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Tax increment financing (TIF) is a subject sure to bring yawns and glazed-over looks to everyone but the most passionate urban planning nerds. This is probably the way its biggest advocates like it.

TIF is a means for real estate developers to divert millions of dollars out of public schools, public works, fire and police departments, and other public services.

In its most basic form, TIF is a subsidy for real estate development. Money that large developments otherwise would be paying in local property taxes is instead diverted to pay for the project itself. The city and other taxing jurisdictions incur losses over time through forgone tax revenue.

This scheme was originally used to redevelop blighted or polluted areas, making projects in those areas economically viable. For an example, see last year's award of TIF to redevelop part of the Minneapolis Upper Harbor Terminal along the Mississippi River. Over time, though, TIF has become a more regular feature of the real estate world, coming into play even on projects where no blight or pollution existed.

Minneapolis recently awarded the developers of the luxury 200 Central project over $16 million in the form of a tax increment financing bond ("Apartment tower gets second chance," March 30). According to the city's plan, that represents over $32 million in lost revenue over the years that will instead fund this project, including over $5.4 million that will not go to Minneapolis Public Schools. In exchange, the city won concessions on moderately affordable units in the building.

There are many other projects in the pipeline for additional TIF, representing tens of millions of dollars in lost revenue. These plans are available for anyone to view on the Community Planning and Economic Development section of the city's website. In the end the City Council must approve each of these plans. Perhaps due to the complexity of the issue (and perhaps because it rarely pays to fight City Hall), there's nothing by way of real opposition or dissenting voices when these plans arise.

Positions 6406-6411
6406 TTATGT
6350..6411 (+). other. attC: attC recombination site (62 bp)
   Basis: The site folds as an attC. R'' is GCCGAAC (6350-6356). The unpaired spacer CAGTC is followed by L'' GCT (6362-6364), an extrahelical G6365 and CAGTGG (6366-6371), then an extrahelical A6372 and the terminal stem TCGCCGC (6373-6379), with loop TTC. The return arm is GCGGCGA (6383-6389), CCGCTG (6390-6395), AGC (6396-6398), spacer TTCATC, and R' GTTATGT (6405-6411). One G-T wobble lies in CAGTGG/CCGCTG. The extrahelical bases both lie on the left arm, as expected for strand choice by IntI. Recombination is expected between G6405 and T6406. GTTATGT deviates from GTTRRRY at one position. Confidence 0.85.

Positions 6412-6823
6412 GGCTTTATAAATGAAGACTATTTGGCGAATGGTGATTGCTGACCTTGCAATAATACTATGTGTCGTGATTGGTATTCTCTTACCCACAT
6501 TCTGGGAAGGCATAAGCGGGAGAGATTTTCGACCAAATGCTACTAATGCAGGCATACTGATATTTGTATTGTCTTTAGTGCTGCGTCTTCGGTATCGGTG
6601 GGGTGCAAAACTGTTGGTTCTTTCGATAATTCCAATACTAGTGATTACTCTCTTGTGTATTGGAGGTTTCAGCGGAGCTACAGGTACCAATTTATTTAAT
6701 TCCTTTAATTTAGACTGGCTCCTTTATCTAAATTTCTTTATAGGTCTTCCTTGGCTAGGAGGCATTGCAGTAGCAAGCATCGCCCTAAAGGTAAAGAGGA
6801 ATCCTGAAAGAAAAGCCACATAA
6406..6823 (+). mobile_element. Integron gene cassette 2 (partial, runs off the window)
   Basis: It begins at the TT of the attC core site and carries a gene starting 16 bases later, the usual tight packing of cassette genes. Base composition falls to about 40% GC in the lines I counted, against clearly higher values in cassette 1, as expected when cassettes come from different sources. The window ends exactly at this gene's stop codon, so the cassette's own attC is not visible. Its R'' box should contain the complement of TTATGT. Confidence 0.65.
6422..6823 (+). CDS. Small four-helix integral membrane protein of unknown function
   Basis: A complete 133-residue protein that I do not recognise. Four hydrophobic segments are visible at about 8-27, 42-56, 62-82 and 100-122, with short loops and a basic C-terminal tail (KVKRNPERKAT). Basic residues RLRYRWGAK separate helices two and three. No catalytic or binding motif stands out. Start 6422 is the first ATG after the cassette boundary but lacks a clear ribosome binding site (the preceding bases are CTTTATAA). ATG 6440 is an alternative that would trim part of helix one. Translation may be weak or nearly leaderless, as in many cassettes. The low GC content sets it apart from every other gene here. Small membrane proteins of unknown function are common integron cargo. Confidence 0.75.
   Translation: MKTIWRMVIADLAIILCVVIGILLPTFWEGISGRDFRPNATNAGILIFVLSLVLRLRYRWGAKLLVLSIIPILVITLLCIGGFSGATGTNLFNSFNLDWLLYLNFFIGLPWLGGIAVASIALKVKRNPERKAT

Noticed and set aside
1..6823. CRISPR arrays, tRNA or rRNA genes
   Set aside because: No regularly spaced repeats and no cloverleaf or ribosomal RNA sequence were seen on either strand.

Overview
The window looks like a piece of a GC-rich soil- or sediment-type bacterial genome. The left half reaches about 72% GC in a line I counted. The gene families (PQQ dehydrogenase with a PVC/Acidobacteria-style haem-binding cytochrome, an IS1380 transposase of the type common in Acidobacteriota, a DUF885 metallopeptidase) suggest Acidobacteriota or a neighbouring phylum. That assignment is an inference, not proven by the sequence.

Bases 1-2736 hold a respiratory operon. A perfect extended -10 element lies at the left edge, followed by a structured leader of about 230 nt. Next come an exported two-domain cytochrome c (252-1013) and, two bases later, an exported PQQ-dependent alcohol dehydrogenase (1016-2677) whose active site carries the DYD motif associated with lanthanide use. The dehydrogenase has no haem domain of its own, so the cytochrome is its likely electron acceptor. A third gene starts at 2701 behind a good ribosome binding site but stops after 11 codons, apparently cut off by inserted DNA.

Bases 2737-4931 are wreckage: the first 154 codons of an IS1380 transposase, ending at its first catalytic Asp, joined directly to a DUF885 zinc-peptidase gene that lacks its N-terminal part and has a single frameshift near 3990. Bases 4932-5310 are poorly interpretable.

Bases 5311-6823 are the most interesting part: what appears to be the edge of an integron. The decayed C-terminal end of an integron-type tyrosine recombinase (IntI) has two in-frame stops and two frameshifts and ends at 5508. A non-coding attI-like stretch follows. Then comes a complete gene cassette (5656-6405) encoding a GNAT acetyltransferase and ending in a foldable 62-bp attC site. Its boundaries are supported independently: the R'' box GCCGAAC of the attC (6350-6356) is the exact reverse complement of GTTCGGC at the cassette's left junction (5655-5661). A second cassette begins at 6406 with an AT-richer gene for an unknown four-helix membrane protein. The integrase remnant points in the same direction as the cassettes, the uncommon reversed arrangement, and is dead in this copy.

All that's required to win TIF for a new project is to claim that the project would otherwise not go forward. It is unclear what real evidence needs to be presented. There's certainly nothing in any of the publicly available plans. Millions of dollars can be diverted from the taxpayers simply by using the magic words, "We won't build it otherwise."

In 200 Central's case, it almost defies belief that a desirable address with gorgeous riverfront views would sit vacant another decade unless we divert taxes through TIF. Perhaps developers wouldn't get exactly what they wanted — that is, the glimmering high-rise shown in pictures — but compromise is part of all business. If the owners can't or won't build, the lot would certainly fetch a pretty penny on the open market.

What's disconcerting is that no one seems to be calling developers' bluff in these situations.

With Minneapolis Public Schools worried about solvency ("Minneapolis Public Schools projects 'impending fiscal crisis' within 5 years," Nov. 30), it is disconcerting that the City Council so easily hands millions of dollars to real estate developers without more due diligence.

Minneapolis saw plenty of economic development for over a century before anyone ever heard of tax increment financing. There are recent examples where TIF was put to good use. But we seem to be headed toward a situation where this tool is used for any project anywhere regardless of real need. We owe it to our public schools to hold these plans to a higher level of scrutiny.

Michael L Hogan, of Minneapolis, is an attorney.